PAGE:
Our Disbelief

    Lord, have mercy on my son,” he said. “He has seizures and is suffering greatly. He often falls into the fire or into the water. I brought him to your disciples, but they could not heal him.” O unbelieving and perverse generation,” Jesus replied, “how long shall I stay with you? How long shall I put up with you? Bring the boy here to me.” Jesus rebuked the demon, and it came out of the boy, and he was healed from that moment. Then the disciples came to Jesus in private and asked, “Why couldn’t we drive it out?” He replied, “Because you have so little faith. I tell you the truth, if you have faith as small as a mustard seed, you can say to this mountain, ‘Move from here to there’ and it will move. Nothing will be impossible for you.” (Matthew 17:15-20)

“Lord, please give me to say that which you want your people to hear. Help me serve you well this day.”

Today’s scripture is a continuation of the last three weeks, when we began to see the person that Jesus was to become. We witnessed the baptism of Jesus, enjoining Him with each of every one of us; then the wedding at Cana, where his mother made him turn water into wine; and, finally His preaching in his own synagogue and almost being run out of town.

Today we look at His first healing: this one on a small boy whose possession sounded a lot like epilepsy.

The father had brought his son to the Apostles for healing, but they could not heal him. Although they had been saved, commissioned and empowered by Jesus, they did not have enough faith to heal. They had gotten cocky and overconfident, and when put to the test, failed miserably.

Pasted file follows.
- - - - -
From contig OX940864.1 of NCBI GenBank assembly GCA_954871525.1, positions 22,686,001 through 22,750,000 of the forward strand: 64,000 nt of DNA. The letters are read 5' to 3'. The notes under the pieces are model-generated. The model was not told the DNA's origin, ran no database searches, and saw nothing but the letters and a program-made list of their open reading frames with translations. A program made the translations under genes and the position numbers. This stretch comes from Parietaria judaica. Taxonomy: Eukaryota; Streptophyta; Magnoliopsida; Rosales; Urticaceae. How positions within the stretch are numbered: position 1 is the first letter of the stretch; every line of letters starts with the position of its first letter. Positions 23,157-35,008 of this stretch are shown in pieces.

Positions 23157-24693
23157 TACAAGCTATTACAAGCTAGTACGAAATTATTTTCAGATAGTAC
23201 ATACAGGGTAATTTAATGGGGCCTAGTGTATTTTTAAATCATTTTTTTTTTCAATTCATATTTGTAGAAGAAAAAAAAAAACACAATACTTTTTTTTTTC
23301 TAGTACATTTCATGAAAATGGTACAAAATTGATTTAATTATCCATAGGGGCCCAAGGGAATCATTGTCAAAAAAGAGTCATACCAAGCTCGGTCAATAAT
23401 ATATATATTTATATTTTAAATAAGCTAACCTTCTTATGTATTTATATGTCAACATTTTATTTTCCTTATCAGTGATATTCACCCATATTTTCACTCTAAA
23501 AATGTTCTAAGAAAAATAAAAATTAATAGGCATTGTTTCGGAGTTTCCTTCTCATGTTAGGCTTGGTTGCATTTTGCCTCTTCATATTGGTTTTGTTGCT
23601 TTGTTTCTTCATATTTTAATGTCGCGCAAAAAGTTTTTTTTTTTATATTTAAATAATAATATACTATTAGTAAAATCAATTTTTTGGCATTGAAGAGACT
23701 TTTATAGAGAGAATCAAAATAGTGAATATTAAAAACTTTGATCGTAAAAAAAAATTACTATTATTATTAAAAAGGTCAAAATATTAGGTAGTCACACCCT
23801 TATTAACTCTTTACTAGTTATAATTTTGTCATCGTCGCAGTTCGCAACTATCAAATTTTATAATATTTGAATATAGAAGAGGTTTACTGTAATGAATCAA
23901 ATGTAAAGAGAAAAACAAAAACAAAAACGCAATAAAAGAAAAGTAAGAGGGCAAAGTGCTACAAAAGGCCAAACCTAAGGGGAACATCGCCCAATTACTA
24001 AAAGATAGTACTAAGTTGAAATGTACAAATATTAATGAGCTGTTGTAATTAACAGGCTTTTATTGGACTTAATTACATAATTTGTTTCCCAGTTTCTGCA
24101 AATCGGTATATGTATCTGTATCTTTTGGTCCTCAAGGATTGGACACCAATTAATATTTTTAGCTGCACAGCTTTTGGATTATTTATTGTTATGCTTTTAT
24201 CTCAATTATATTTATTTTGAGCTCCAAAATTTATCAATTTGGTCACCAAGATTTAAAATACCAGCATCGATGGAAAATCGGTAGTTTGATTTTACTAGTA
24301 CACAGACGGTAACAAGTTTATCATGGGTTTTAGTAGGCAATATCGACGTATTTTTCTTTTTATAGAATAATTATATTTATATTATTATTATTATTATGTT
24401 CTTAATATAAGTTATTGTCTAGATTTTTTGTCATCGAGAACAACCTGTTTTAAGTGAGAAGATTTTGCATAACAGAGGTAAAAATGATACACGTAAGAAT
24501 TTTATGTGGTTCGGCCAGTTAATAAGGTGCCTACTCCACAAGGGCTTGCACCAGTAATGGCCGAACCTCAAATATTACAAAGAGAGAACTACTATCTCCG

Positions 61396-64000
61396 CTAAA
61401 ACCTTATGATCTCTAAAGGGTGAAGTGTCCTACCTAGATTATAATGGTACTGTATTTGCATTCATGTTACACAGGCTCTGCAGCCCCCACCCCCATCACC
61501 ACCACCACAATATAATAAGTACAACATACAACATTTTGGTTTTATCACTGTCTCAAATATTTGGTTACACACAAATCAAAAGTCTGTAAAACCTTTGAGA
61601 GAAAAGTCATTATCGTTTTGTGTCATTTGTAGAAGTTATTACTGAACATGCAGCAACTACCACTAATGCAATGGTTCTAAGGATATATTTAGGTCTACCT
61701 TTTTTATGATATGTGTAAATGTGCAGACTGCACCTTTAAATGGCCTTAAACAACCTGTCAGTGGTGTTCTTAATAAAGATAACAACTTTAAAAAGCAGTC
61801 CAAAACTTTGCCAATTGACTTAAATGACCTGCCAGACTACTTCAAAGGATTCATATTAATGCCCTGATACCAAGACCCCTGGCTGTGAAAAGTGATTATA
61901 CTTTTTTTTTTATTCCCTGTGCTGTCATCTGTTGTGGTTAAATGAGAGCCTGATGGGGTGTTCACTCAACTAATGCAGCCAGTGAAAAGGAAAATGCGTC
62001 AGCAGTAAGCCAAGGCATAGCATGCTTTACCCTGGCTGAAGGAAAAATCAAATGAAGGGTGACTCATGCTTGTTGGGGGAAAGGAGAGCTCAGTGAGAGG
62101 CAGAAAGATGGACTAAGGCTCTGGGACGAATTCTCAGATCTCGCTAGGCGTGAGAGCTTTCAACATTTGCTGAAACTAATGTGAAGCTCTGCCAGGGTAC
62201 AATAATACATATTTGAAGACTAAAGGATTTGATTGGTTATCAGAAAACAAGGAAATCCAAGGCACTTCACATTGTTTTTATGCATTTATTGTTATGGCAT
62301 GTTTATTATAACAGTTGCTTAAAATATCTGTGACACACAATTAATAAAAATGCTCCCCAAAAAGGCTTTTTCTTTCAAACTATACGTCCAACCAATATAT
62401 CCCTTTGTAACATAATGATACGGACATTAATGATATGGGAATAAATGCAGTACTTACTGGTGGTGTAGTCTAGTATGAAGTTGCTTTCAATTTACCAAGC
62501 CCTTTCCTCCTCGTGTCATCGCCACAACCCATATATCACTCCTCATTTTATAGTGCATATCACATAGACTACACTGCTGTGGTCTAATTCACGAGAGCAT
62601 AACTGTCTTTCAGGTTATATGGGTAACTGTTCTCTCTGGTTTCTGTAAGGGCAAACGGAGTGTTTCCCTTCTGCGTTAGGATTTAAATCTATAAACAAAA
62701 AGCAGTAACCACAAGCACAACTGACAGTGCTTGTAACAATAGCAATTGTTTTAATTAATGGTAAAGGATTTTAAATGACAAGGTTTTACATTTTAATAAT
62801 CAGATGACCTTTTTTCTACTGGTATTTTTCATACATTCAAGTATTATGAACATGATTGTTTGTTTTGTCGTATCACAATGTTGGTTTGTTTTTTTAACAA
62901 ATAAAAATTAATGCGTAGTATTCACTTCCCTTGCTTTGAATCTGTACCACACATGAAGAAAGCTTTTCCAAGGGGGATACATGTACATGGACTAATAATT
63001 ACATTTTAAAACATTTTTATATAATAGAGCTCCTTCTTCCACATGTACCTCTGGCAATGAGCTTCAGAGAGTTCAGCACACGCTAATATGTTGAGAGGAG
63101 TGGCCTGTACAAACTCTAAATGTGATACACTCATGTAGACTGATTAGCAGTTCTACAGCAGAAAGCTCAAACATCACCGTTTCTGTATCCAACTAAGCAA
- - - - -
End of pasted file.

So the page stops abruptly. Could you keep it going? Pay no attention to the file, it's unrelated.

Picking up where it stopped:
As some of you know, I have a gift of healing – not curing but relieving dis-ease in people with my hands. But is it not me that does it; it is something that is holy and relies on my belief in the power given to me. When I don’t center and act as a vehicle, it just doesn’t work. I can understand how the disciples felt when they couldn’t heal the boy.

The father appealed to Jesus, distraught in his own disappointment and having his own doubts about the faith he had in this man from Galilee. He had heard such wonderful things about this man, but when the disciples failed, his faith became wobbly.

This is the first time that Jesus shows impatience. . .

    almost anger . .

    at the disciples for trusting in themselves instead of God.

And for the man, because the disciples inability to heal caused him to waver in his faith.

But Jesus did drive out the demons anyway. . . and they stayed out.

Many people assume this scripture is about the healing, but it is not. It is about faith and belief. The disciples did not have enough faith to heal and the father did not have enough faith to believe even though the disciples couldn’t heal his son.

One of the biggest challenges that face us today is to maintain that belief, no matter what happens. It is only human to doubt your beliefs if you are disappointed . . .

    Or if someone you believe in lets you down after promising they won’t…
    Or if things turn out differently than you want…..
    We all believe somewhat.

But we live in a time when it is hard to believe in anything.

We are bombarded, being told what we ‘should’ believe,

or worse yet what we ‘do’ believe.

So many things are uncertain. We see wars going on and can’t justify them in our mind with what we have been taught about treating other people.

People in authority misuse or abuse the power and we don’t know what to do.

People who should be supportive suddenly turn their back on us.

But there is one constant throughout this turmoil. . . .


He is there for us to believe in . . .

and have faith in.

He is never-changing and unending.

We as deacons need to bring this good news to the people of the world.

And more importantly we need to hang onto our own faith and belief in Jesus. . .

Not only for ourselves, but for others who need us to show them the way.

And soon we are going to proclaim something pretty marvelous. . .

something we believe. . .

Delivered at Anglican Academy Friday Night Evening Prayer, 2 Feb 2007

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